Each week we scan the news to find articles about health equity. This week, we did not have to look hard – a reflection of the tragic reality that the coronavirus pandemic is magnifying the many inequities that already exist when it comes to health and well-being. Awareness is a critical first step, but there is so much more to do so ensure that the response to the outbreak and its consequences will help to close, rather than widen, disparities. As always, we welcome your feedback and wish you health and safety. Please email us with any questions, ideas or concerns at firstname.lastname@example.org.
Black and Latino residents hit particularly hard by COVID-19 in Connecticut, as experts fear disparities will widen
Alex Putterman, Hartford Courant, April 8
The racial and ethnic data available in Connecticut seems to be aligning with national trends. Early data shows that black people have been nearly twice as likely as whites to contract the coronavirus, while Hispanic people have been more than one-and-a-half times as likely. Governor Lamont made it clear that fair and aggressive testing was a priority for the state. The governor also noted that Connecticut has expanded Medicaid and imposed a 90-day grace period for health insurance payments and said officials would use hotel space to house people who fear coronavirus exposure but have nowhere safe to isolate. Connecticut has also committed to covering the costs for homeless shelters to move residents into hotels to aid in social distancing.
Related: Concern grows that COVID-19 disproportionately impacts minorities, but the data is incomplete, The Connecticut Mirror, April 8
Tracy Jan, The Washington Post, April 4
The collapse of the U.S. economy brought about by the coronavirus pandemic has exposed the extreme vulnerabilities of millions of undocumented workers, who are disproportionately employed in industries undergoing mass layoffs as well as high-risk jobs that keep society running while many Americans self-isolate at home. Undocumented immigrants can’t count on the social safety net if they lose their jobs or get sick. Most do not have health insurance or access to paid sick leave — putting them and the people they encounter at risk. Most aren’t eligible for unemployment insurance or the cash payments included in the $2 trillion relief package Congress passed last month — even if they pay taxes or their children are U.S. citizens.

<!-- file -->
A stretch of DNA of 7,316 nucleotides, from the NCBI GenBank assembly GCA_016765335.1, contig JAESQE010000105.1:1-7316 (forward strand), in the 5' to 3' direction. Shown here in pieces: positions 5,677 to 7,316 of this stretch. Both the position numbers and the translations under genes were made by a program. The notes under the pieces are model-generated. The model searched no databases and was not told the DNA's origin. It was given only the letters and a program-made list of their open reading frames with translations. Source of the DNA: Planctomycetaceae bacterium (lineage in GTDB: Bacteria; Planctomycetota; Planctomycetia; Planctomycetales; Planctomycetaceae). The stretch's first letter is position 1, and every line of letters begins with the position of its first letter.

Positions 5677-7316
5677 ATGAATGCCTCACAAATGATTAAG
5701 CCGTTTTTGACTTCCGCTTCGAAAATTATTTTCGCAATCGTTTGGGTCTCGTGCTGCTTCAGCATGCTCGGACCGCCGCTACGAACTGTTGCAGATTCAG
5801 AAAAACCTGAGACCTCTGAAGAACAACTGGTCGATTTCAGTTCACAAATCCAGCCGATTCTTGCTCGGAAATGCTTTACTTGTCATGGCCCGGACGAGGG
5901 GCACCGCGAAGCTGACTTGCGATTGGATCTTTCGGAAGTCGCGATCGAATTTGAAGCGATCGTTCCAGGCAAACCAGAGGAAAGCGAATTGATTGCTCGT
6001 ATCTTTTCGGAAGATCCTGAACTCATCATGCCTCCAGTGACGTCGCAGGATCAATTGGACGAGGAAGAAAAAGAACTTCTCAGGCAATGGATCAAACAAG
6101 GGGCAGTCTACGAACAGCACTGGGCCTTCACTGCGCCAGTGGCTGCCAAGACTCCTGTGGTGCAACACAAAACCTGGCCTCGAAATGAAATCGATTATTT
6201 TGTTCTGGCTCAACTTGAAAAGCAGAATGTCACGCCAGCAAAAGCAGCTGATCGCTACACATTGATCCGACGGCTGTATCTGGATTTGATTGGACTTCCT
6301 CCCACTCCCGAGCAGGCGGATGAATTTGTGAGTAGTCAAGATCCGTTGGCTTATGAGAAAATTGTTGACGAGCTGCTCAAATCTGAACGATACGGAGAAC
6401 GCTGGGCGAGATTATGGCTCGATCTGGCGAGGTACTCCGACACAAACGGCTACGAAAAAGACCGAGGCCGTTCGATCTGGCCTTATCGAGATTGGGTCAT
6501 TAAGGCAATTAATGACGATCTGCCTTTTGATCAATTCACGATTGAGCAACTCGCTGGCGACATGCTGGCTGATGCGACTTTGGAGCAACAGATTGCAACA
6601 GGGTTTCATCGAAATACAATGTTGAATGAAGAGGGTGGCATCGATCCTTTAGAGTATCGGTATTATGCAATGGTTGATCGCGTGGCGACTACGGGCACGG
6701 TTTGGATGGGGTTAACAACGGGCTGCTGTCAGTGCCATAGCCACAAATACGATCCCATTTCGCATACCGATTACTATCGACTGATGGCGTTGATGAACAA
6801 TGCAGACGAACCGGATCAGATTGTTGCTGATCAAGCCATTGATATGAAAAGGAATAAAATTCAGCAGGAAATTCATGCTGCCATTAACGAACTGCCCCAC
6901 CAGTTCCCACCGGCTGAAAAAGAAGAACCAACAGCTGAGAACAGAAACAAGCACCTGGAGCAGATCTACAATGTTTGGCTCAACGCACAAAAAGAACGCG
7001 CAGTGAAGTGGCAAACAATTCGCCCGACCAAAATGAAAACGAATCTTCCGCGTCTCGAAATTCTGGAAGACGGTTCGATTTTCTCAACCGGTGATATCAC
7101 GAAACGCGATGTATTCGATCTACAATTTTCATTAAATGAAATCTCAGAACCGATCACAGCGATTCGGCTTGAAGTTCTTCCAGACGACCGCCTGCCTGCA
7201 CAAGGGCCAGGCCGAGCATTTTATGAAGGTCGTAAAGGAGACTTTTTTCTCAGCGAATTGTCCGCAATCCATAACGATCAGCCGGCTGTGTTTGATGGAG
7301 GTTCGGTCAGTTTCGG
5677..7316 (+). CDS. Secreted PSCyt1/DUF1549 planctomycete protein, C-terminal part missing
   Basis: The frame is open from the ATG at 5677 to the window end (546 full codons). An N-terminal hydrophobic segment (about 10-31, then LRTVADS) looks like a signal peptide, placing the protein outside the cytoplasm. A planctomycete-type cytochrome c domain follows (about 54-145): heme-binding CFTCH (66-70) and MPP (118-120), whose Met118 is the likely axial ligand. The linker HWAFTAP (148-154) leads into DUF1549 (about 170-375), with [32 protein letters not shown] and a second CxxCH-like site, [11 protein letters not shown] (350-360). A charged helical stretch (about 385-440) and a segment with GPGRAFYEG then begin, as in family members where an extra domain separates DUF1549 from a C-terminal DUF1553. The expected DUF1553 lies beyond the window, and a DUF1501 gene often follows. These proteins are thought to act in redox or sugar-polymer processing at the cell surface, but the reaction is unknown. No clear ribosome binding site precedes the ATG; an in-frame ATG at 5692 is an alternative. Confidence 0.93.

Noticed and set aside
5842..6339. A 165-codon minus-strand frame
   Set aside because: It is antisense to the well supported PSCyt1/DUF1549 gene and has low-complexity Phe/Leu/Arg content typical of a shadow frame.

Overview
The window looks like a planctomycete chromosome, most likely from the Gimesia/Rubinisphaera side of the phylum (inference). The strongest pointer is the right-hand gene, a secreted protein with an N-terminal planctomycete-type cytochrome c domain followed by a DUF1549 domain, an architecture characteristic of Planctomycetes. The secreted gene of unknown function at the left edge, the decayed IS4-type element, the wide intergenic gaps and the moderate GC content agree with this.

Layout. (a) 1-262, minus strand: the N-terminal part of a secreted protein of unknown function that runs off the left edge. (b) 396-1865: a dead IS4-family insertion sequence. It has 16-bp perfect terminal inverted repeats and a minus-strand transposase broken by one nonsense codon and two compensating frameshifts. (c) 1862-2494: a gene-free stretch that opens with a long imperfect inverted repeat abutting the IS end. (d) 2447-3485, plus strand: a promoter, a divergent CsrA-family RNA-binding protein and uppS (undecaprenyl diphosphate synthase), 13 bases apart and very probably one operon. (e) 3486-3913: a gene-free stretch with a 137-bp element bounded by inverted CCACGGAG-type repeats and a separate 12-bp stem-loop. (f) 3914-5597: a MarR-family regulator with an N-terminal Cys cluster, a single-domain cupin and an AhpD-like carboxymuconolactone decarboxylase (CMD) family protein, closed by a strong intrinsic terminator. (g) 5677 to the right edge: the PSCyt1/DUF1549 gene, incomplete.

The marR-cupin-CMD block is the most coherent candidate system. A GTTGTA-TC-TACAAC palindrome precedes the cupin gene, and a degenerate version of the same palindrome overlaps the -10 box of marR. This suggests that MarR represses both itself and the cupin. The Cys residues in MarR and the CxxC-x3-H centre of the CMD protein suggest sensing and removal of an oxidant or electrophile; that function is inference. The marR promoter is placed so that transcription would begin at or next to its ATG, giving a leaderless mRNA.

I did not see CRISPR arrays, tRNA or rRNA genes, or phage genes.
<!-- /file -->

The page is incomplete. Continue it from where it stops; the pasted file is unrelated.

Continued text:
Related: The doubled fears of the undocumented during the coronavirus shutdown, The New Yorker, March 31
Lisa Fitzpatrick, Forbes, April 8
By now the world knows coronavirus disproportionately affects black and brown communities in the US. Starting with a news story from Chicago where 70% of all COVID-19 deaths were among black people, over the next 24 hours a wave of attention focused on death disparities in black America wafted across the airwaves as news in other states highlighted similar disparities in Louisiana, Michigan, Wisconsin and New York, where the death rate is similar for blacks and Hispanics. Now that everyone is aware of the problem, what’s next?
Akilah Johnson and Talia Buford, ProPublica, April 3
The coronavirus entered Milwaukee from a white, affluent suburb. Then it took root in the city’s black community and erupted. Environmental, economic and political factors have compounded for generations, putting black people at higher risk of chronic conditions that leave lungs weak and immune systems vulnerable: asthma, heart disease, hypertension and diabetes. In Milwaukee, simply being black means your life expectancy is 14 years shorter, on average, than someone white.
Cheyenne Haslett, ABC News, April 8
New data released by the CDC this week highlights the racial disparities being seen in cities across the country. Although the data is still very limited, it is the largest amount of national data to have been provided so far. The data showed that 33% of hospitalizations were black even though the racial breakdown from the population in the report was 18% black, suggesting a disproportionate impact on black populations by COVID-19. Experts say the numbers represent systemic problems throughout the country that lead to black Americans having higher rates of underlying conditions and less access to care.
Nicholas Casey, The New York Times, April 4
When they were all in the same dorms and eating the same dining hall food, the disparities in students’ backgrounds weren’t as clear as they are over video chat. Isabel Canning and Tatiana Lathion take the same class at Haverford College, but returned to very different homes after their campus closed due to the coronavirus pandemic. While Ms. Canning is at her family’s vacation home in Boothbay, Maine, Ms. Lathion is helping her parents’ food truck business stay afloat in Jacksonville, Florida.